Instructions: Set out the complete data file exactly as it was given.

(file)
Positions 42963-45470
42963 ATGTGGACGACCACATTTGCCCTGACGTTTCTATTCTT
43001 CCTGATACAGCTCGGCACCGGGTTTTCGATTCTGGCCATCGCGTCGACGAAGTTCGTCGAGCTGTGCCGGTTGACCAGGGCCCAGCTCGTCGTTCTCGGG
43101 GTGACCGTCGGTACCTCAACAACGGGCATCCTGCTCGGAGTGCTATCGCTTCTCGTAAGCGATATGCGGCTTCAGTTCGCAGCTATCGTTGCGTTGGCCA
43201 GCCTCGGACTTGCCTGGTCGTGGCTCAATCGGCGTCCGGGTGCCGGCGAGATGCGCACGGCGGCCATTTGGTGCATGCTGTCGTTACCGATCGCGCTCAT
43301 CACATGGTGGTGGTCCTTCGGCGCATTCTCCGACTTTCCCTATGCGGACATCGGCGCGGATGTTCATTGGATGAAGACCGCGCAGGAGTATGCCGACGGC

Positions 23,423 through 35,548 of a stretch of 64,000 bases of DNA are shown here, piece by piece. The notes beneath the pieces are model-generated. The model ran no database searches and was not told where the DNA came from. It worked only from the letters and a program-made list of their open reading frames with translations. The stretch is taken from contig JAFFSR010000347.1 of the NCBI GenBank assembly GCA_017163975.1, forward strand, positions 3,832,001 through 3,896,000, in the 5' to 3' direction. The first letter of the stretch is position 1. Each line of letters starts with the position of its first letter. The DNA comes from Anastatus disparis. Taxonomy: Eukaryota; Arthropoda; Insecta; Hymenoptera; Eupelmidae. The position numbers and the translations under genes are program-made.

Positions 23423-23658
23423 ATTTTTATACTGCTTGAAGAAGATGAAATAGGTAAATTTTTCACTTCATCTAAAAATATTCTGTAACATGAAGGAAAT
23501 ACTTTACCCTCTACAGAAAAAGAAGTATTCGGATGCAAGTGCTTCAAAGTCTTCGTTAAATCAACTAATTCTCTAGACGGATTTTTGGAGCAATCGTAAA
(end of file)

Positions 42963-45470
42963 ATGTGGACGACCACATTTGCCCTGACGTTTCTATTCTT
43001 CCTGATACAGCTCGGCACCGGGTTTTCGATTCTGGCCATCGCGTCGACGAAGTTCGTCGAGCTGTGCCGGTTGACCAGGGCCCAGCTCGTCGTTCTCGGG
43101 GTGACCGTCGGTACCTCAACAACGGGCATCCTGCTCGGAGTGCTATCGCTTCTCGTAAGCGATATGCGGCTTCAGTTCGCAGCTATCGTTGCGTTGGCCA
43201 GCCTCGGACTTGCCTGGTCGTGGCTCAATCGGCGTCCGGGTGCCGGCGAGATGCGCACGGCGGCCATTTGGTGCATGCTGTCGTTACCGATCGCGCTCAT
43301 CACATGGTGGTGGTCCTTCGGCGCATTCTCCGACTTTCCCTATGCGGACATCGGCGCGGATGTTCATTGGATGAAGACCGCGCAGGAGTATGCCGACGGC

Positions 23,423 through 35,548 of a stretch of 64,000 bases of DNA are shown here, piece by piece. The notes beneath the pieces are model-generated. The model ran no database searches and was not told where the DNA came from. It worked only from the letters and a program-made list of their open reading frames with translations. The stretch is taken from contig JAFFSR010000347.1 of the NCBI GenBank assembly GCA_017163975.1, forward strand, positions 3,832,001 through 3,896,000, in the 5' to 3' direction. The first letter of the stretch is position 1. Each line of letters starts with the position of its first letter. The DNA comes from Anastatus disparis. Taxonomy: Eukaryota; Arthropoda; Insecta; Hymenoptera; Eupelmidae. The position numbers and the translations under genes are program-made.

Positions 23423-23658
23423 ATTTTTATACTGCTTGAAGAAGATGAAATAGGTAAATTTTTCACTTCATCTAAAAATATTCTGTAACATGAAGGAAAT
23501 ACTTTACCCTCTACAGAAAAAGAAGTATTCGGATGCAAGTGCTTCAAAGTCTTCGTTAAATCAACTAATTCTCTAGACGGATTTTTGGAGCAATCGTAAA